(photo credit: Duke Community Engagement)
This semester, I’ve been participating in a program called Partners for Success, as part of a service-learning course here at Duke called “Educational Psychology.” I’ve always been interested in education, and have participated in several programs here at Duke that promote learning and alternative education methods. Partners for Success is a part of the Duke-Durham Neighborhood Partnership, where they aim to connect the school and the city – especially the parts that have a high percentage of at-risk youth.
I’ve been working at West End Community Center with a seven year-old, Armani. It’s been a challenging experience, but rewarding. We write weekly reflections for Partners for Success… here are some excerpts:
February 6 –
I feel that she may be able to do more-than-average work most of the time. Armani, however, cannot sit long enough to do it. The first session was especially difficult, as I did not know which was the best way to approach her attention situation. I also felt that Armani sensed my confusion and tried to take advantage of it. I made note of this and felt better for our second session on Thursday, as I tried to go back and forth between her homework, and “fun” academic activities (such as playing Scrabble, but with the added bonus of using her spelling words). I hope that it will improve in the next couple weeks as both Armani and I adjust to our new tutor-tutee relationship.
February 13 –
She continues to surprise me with her reading and math skills. Last week she had just learned to add and subtract double digit numbers, then to carry over ones to tens. Though she had trouble with it [last] week, this week it has become second-nature to her. She catches on to things I say quickly, and remembers minute details.
February 20 –
Armani and I have started speed reading to increase her fluency. I noticed that when she “speed reads,” she tends to drone on in a sort of monotone. However, as I noted in my previous entry, we often alternate reading pages. Thus, when it was my turn to “speed read,” I enunciated my words with enthusiasm when needed, intonations for questions, etc. I was impressed when on the next page, Armani began to imitate my intonations, and by the fourth page or so she was reading in quite an animated manner. I am noticing more and more that Armani is extremely quick to catch onto implied actions.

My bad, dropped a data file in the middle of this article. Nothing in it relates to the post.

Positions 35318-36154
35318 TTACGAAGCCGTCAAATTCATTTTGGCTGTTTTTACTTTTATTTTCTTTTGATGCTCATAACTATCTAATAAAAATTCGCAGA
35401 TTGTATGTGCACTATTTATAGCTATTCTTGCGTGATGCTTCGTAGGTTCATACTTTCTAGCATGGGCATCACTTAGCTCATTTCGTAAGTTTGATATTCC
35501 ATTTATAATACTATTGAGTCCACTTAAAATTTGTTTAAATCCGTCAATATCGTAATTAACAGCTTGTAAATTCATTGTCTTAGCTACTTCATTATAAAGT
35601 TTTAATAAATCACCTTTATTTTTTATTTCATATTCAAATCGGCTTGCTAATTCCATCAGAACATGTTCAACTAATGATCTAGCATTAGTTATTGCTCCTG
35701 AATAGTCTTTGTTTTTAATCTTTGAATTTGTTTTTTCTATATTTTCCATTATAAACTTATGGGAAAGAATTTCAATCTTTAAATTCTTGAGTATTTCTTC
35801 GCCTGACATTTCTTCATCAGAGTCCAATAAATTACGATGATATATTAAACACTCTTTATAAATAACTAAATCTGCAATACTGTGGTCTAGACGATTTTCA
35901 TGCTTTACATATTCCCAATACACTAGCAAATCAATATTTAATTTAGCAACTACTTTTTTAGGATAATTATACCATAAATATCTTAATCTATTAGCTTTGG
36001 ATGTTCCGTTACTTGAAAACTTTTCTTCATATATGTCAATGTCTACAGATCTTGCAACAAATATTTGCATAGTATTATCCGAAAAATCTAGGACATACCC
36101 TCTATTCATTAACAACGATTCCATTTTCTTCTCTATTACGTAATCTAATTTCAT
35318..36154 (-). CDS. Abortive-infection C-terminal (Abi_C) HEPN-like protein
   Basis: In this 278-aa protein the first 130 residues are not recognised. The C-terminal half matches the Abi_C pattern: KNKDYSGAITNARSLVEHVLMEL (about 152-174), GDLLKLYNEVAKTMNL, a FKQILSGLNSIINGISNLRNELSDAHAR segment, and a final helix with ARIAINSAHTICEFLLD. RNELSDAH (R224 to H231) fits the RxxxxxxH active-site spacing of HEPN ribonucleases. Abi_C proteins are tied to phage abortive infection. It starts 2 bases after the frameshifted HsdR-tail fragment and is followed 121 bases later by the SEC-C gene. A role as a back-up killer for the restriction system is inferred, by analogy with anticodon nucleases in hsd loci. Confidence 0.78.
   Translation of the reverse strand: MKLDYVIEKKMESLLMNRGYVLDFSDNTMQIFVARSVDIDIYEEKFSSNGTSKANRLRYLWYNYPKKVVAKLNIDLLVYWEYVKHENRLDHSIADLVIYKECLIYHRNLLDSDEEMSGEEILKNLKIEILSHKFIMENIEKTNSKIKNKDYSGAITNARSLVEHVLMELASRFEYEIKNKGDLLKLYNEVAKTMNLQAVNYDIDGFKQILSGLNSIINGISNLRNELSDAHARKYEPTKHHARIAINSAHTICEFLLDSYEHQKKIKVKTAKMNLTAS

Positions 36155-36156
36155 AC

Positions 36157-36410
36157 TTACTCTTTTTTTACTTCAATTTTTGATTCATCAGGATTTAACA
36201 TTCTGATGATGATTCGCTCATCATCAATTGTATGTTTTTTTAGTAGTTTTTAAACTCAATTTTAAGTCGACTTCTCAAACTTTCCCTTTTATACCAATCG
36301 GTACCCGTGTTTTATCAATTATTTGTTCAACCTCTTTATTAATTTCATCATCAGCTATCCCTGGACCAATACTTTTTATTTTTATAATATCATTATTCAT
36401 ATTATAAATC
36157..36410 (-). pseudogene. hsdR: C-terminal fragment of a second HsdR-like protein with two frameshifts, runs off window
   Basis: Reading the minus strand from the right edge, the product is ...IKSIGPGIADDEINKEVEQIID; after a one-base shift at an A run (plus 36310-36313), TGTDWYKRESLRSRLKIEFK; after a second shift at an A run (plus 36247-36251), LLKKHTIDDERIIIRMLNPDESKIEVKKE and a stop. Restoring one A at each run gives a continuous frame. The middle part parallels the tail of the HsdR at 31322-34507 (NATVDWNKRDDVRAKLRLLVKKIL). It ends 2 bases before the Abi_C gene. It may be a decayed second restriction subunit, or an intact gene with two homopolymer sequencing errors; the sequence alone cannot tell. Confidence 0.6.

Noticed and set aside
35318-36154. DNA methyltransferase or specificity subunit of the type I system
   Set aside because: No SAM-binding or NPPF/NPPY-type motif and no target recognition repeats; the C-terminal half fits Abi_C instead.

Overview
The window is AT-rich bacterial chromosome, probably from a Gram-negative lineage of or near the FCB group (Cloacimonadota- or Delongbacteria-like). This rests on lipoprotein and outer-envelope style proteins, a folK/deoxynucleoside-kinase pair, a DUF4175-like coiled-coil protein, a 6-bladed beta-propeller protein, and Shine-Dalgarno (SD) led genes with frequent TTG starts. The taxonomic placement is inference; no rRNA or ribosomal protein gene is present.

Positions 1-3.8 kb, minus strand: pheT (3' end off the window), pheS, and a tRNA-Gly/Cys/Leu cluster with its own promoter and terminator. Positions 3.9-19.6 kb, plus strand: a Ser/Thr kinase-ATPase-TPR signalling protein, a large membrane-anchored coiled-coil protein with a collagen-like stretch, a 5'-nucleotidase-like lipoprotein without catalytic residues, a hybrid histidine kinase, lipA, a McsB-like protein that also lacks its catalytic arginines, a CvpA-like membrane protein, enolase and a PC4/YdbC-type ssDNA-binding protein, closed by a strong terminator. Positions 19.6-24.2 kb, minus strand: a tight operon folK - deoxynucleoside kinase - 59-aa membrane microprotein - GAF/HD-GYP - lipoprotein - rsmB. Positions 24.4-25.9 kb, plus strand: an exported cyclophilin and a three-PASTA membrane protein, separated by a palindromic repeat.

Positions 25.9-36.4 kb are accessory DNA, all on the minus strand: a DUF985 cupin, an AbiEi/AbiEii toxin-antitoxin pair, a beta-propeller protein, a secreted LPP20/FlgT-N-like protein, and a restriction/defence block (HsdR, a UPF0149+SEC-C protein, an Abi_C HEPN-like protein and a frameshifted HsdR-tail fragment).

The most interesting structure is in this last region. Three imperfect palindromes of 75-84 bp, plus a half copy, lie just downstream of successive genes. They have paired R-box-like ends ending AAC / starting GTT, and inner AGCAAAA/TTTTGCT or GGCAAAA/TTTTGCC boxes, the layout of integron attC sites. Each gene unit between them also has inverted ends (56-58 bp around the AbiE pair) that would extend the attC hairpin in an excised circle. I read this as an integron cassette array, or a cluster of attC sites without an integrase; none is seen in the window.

February 27 – (a day when Armani was absent, and Jade was a substitute tutee)
The questions that kept coming up in my head were that of Dr. Malone: “What is learning, and how can we best facilitate learning?” Jade proved to me that learning is in fact, different for every student, and that I need to adapt for each student. The drawback of the tutoring for Education 118, I feel, is that though the student may benefit from having consistent tutoring, the tutor may become too comfortable with the student.
March 4 –
I have noticed in the past weeks that Armani has a high need of approval and affiliation. She feeds off of relationships and interactions with others. This is significant because though this is usual[ly] beneficial for her (she is well-liked and popular), it could end in relational aggression, negatively affecting relationships.
March 20 –
As I’ve stated in the past, Armani is an intelligent student, and has no problem actually doing the work herself. However, she is showing more behavioral problems. For example, she will write in her notebook in large letters, and hold her pencil in an apathetic manner, and when done will fling her pencils across the table. Ormrod says to approach moral issues and aggressional issues by encouraging perspective taking, empathy, and pro-social behavior. On Tuesday we addressed with this behavior by talking about how she is feeling, why she does not want to cooperate, and why she throws things. Thankfully, Thursday was better and her behavior was more cooperative.
April 3 –
Armani is an extremely intelligent child, and is often ahead of her peers. This was one of the first instances where we ran into something she was completely unaware of: telling time (analog). It was a great experience for both of us to go through something we had never gone through before.